What's wrong with my Smart Rockets code?

I was watching a YouTube video on simulating evolution with a program called Smart Rockets. I got to a point in the video, 32:47, where I was unable to continue despite being certain I had done everything right. I asked if someone could help in the comments if I posted my code and was instructed to come here with my question.

For anyone who hasn't seen the video, the program is supposed to iterate through multiple populations of rectangular "rockets" which are guided randomly, and frame by frame, by an array of vectors generated at the rockets creation time by a constructor called BuildDNA. On each iteration, a BuildPopulation attribute called Selection imposes probabilities on each rockets chance to reproduce based on laudability of their attempt to reach a target. The end game is that after several iterations, only the strongest DNA from the strongest rockets will be included in the population, and most or all rockets will be reaching the intended goal.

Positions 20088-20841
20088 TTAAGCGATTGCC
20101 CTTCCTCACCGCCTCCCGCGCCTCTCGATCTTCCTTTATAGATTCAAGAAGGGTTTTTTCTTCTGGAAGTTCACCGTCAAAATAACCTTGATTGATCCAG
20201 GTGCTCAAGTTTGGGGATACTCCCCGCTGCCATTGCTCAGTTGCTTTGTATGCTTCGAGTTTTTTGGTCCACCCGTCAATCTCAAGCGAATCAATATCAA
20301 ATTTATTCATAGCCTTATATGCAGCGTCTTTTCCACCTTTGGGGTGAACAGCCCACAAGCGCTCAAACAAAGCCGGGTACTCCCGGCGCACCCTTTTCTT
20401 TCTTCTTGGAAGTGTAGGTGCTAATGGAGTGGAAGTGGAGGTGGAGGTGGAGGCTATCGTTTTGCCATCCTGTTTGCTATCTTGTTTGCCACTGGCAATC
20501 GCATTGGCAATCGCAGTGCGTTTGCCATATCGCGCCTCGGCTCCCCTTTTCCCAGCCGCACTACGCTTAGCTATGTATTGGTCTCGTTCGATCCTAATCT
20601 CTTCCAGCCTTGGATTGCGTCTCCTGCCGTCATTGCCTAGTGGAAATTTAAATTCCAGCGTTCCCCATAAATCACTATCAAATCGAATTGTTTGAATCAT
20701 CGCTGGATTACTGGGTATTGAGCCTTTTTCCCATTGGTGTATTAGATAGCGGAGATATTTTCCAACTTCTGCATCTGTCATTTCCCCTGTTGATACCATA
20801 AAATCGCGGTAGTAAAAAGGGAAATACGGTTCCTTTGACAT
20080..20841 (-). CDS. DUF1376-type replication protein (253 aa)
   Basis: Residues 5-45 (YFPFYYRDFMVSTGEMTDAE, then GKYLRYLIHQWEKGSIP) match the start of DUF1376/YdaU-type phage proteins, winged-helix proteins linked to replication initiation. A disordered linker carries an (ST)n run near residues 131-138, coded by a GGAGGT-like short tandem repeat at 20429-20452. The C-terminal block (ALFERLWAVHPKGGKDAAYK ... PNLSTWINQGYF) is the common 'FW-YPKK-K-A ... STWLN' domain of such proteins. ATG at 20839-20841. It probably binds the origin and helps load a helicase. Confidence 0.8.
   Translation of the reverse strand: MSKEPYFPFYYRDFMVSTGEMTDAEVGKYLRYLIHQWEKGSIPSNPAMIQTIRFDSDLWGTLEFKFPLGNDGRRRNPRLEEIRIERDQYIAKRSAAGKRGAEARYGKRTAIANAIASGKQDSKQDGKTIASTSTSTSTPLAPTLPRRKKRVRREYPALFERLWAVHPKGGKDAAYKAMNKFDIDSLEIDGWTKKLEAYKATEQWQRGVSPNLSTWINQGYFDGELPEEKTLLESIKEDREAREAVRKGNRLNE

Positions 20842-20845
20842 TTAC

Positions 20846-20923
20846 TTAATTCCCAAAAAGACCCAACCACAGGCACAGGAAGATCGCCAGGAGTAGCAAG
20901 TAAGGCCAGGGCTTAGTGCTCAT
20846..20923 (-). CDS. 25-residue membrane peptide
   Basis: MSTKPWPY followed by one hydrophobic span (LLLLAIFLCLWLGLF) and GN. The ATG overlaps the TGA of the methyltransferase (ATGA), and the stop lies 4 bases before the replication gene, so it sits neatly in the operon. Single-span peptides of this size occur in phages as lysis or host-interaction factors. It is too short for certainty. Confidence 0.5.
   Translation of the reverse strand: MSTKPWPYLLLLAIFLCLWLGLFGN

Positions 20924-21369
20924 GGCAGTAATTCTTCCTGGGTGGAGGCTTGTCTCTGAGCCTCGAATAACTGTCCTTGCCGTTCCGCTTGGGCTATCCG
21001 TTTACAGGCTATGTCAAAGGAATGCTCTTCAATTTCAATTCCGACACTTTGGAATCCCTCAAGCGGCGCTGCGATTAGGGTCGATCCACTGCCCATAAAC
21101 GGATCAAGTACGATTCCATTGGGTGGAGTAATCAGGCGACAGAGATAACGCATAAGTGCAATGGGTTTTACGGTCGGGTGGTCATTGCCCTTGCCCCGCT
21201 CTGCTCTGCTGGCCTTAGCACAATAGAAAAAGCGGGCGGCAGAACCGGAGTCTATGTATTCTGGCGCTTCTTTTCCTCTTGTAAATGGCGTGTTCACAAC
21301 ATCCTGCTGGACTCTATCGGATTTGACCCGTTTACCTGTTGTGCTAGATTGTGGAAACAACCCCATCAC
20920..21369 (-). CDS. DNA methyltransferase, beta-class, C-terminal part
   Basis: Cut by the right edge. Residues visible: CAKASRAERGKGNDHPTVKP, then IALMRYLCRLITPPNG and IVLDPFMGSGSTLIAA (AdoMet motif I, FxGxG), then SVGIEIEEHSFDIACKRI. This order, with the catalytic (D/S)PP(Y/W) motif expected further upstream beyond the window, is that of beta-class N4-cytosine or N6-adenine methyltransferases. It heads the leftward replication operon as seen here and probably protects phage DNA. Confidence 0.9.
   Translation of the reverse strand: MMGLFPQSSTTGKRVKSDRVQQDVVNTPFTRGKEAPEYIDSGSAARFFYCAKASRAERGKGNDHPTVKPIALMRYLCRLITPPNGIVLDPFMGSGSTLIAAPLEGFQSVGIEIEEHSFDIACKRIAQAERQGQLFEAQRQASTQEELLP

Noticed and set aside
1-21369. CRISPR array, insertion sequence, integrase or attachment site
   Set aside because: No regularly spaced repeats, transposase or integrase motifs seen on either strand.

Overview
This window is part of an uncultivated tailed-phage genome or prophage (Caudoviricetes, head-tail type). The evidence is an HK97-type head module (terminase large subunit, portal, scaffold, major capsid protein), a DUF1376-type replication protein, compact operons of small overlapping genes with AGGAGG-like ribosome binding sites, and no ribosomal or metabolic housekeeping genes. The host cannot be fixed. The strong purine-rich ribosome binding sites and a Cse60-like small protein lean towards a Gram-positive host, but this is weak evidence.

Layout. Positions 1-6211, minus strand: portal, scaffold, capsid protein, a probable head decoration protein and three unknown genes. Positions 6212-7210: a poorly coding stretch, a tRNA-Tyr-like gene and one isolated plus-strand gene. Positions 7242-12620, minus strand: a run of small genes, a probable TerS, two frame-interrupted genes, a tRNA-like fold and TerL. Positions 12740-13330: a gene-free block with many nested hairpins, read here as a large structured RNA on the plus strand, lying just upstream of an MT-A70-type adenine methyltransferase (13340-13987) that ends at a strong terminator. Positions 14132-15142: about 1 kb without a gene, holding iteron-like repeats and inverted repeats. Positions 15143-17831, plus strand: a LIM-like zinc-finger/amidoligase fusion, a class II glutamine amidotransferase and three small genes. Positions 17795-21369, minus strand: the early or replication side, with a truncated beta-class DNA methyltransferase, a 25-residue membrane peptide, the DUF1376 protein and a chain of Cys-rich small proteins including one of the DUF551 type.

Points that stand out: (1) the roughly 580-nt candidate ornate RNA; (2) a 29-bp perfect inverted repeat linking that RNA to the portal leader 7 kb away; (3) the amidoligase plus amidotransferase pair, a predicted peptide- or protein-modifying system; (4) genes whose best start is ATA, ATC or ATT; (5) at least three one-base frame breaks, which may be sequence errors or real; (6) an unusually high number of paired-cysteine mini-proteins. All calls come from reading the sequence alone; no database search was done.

Since I was following a tutorial, I had to keep many variables and function faithful to tutorial creator. But I attempt to keep things intuitive and distinct in many places too. So my code won't look exactly like the code in the video. However I do not believe my error originates from this. That said, the code I have below is able to run the simulation twice and then it throws an error which I'll include at the bottom.

var population;
var maxLongevity = 200;
var target;
var lifeStage = 0;

// --------------------------------------

function setup() {
  createCanvas(400, 400);
  population = new BuildPopulation(25);
  target = createVector(width / 2, 50);

function draw() {
  fill(255, 255, 255, 255);
  ellipse(target.x, target.y, 16, 16);
  text(lifeStage, 2, height - 2);

  if (lifeStage == maxLongevity) {
    //population = new BuildPopulation(25);
    lifeStage = 0;


function BuildDNA(param1) {
  if (param1) {
    this.genes = param1;
  } else {
    this.genes = [];

    this.crossover = function(param1) {
      var newGenes = [];
      var mid = floor(random(this.genes.length));
      for (var i = 0; i < this.genes.length; i++) {
        if (i > mid) {
          newGenes[i] = this.genes[i];
        } else {